This bill would restrict those under temporary restraining orders from purchasing or possessing a firearm, and would extend protections to domestic violence survivors who have been abused by their dating partners. The bill’s provisions are a component of the Violence Against Women Reauthorization Act, landmark legislation designed to support and protect survivors of domestic violence and sexual assault and scheduled to be considered by the U.S. House of Representatives this week.

The legislation is supported by a number of advocacy and support groups, including National Coalition Against Domestic Violence, Everytown for Gun Safety, Giffords, Brady, Coalition to Stop Gun Violence, Newtown Action Alliance, Sandy Hook Promise, and the Connecticut Coalition Against Domestic Violence (CCADV).

“Armed domestic abusers pose a unique danger to their victims and their communities. An estimated 4.5 million American women alive today have been threatened by an abuser with a firearm; 1 million have either been shot or shot at. An abuser’s possession of a firearm is correlated with increased severity of domestic violence and with increased prevalence of stalking,” said President and CEO of the National Coalition Against Domestic Violence Ruth M. Glenn. “When a male abuser has access to a firearm, the likelihood that he will murder a female intimate partner increases by 400%. The Lori Jackson Domestic Violence Survivor Protection Act is critical to keeping guns out of the hands of adjudicated abusers. It will minimize risk and save lives."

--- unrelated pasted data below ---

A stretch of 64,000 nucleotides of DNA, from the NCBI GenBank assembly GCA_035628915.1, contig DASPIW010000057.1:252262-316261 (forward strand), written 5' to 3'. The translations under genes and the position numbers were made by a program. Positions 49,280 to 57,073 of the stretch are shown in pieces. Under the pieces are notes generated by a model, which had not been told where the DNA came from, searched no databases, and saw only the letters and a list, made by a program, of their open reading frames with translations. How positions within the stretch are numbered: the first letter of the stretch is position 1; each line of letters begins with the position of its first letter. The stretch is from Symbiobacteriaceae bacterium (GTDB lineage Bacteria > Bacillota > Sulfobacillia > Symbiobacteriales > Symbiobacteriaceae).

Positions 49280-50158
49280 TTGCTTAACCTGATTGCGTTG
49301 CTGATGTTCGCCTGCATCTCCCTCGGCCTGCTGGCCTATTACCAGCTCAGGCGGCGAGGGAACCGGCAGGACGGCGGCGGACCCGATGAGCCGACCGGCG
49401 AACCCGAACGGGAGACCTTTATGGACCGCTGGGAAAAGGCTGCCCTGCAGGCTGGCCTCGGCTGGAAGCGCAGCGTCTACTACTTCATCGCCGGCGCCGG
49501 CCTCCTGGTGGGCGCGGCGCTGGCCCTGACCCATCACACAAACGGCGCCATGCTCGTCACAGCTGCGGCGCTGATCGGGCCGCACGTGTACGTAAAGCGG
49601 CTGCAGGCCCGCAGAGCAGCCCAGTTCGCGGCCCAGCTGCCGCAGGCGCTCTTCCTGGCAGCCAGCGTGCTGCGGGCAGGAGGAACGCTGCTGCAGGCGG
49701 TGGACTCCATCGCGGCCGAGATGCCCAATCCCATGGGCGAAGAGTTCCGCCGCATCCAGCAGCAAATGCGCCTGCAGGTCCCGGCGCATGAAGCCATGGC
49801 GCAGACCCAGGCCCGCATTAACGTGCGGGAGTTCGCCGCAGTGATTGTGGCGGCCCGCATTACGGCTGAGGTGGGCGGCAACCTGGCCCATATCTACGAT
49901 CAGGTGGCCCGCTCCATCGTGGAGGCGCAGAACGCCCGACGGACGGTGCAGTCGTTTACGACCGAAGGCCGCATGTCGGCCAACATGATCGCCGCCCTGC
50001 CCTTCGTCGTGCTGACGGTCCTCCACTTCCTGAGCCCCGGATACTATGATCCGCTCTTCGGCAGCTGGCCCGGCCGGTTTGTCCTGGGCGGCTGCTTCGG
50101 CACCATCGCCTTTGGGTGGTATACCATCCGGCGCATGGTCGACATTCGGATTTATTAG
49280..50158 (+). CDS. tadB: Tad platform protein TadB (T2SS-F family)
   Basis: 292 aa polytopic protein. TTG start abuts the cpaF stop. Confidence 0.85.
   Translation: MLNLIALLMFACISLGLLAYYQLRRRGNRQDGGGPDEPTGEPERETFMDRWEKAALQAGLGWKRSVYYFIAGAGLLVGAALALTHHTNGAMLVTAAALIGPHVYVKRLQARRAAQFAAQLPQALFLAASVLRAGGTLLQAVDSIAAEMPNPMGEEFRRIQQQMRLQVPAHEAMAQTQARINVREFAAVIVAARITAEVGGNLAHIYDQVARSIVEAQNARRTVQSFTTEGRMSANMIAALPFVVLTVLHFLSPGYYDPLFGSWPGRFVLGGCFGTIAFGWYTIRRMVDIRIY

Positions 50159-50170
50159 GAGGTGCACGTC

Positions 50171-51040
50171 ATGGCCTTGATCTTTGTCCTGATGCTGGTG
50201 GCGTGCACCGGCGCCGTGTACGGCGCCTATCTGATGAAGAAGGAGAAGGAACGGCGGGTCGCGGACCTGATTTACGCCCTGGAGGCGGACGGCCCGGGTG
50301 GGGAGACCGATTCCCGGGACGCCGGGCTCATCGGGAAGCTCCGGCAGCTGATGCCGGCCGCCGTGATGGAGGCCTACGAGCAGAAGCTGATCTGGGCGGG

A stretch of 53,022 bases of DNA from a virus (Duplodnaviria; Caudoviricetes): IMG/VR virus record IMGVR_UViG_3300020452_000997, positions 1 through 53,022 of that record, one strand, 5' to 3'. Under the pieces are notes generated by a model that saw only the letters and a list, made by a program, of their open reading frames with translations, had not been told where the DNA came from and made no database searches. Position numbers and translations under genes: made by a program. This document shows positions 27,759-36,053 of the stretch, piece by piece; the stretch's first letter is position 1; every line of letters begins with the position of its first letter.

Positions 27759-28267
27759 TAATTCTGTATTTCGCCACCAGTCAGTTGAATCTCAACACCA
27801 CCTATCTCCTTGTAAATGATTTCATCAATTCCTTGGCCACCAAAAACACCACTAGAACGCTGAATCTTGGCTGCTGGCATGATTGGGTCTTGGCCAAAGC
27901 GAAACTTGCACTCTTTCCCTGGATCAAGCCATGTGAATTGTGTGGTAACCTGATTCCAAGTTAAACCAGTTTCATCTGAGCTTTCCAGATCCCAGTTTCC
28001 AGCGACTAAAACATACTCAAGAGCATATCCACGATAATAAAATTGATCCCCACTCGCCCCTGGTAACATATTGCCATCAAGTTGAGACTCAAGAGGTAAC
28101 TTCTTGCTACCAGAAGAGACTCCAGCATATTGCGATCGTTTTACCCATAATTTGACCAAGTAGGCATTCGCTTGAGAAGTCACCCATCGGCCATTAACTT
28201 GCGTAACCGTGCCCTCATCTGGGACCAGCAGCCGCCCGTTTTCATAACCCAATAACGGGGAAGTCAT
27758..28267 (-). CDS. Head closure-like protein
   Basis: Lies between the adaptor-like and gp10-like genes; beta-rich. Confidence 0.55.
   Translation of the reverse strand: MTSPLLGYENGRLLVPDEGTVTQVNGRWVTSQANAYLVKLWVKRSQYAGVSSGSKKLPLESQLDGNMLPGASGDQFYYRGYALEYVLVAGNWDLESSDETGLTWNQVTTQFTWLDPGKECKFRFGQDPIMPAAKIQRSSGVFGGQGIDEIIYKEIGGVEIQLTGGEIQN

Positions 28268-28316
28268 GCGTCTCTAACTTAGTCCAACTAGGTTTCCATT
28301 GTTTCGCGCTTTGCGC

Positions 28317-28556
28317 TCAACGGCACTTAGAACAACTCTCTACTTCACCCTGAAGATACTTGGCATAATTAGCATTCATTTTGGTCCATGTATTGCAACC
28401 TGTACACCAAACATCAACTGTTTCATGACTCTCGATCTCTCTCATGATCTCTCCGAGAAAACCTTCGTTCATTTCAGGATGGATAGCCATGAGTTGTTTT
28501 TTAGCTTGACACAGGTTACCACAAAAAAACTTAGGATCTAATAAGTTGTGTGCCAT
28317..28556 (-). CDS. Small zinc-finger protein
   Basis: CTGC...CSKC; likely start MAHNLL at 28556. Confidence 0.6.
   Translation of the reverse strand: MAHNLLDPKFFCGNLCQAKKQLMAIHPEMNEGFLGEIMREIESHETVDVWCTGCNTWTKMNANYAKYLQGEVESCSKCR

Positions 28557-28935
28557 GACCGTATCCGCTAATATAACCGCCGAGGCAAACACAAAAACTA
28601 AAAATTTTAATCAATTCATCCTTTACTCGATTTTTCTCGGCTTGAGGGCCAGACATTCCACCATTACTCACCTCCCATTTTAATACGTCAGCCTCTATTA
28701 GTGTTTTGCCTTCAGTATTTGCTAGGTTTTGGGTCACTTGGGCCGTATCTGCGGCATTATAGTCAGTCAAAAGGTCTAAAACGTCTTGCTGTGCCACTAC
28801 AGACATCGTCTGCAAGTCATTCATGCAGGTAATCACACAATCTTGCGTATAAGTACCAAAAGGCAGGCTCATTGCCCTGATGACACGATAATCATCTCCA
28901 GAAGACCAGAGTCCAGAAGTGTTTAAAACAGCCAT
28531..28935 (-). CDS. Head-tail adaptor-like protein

“More guns were sold in 2020 than any other year. Amid the dangerous surge in gun sales during the coronavirus pandemic, the U.S. Department of Justice (DOJ) issued a safety warning on its website for the victims of domestic violence. We agree with the DOJ that increased stress and financial uncertainty during the pandemic coupled with more guns in the homes will result in increased risk for the domestic violence victims. In America, domestic violence victims are five times more likely to be killed when the abusers have access to guns. Congress must pass Lori Jackson Domestic Violence Survivor Protection Act now to keep guns away from abusers to save lives, particularly during this prolonged unprecedented pandemic,” said Chairwoman of Newtown Action Alliance Po Murray.

In addition to Duckworth, Durbin, and Blumenthal, the bill is cosponsored by U.S. Senators Chris Murphy (D-CT), Dianne Feinstein (D-CA), Maggie Hassan (D-NH), Chris Van Hollen (D-MD), Edward J. Markey (D-MA), Tina Smith (D-MN), Jeanne Shaheen (D-NH), Sheldon Whitehouse (D-RI), Amy Klobuchar (D-MN), Bernie Sanders (I-VT), Ron Wyden (D-OR), Tammy Baldwin (D-WI), Bob Menendez (D-NJ), Bob Casey (D-PA), Chris Coons (D-DE), Patty Murray (D-WA), Elizabeth Warren (D-MA), Cory Booker (D-NJ), Mazie K. Hirono (D-HI), and Kirsten Gillibrand (D-NY). U.S. Representatives Jim Himes (D-CT) and Eleanor Holmes Norton (D-DC) are cosponsoring the House version of this legislation.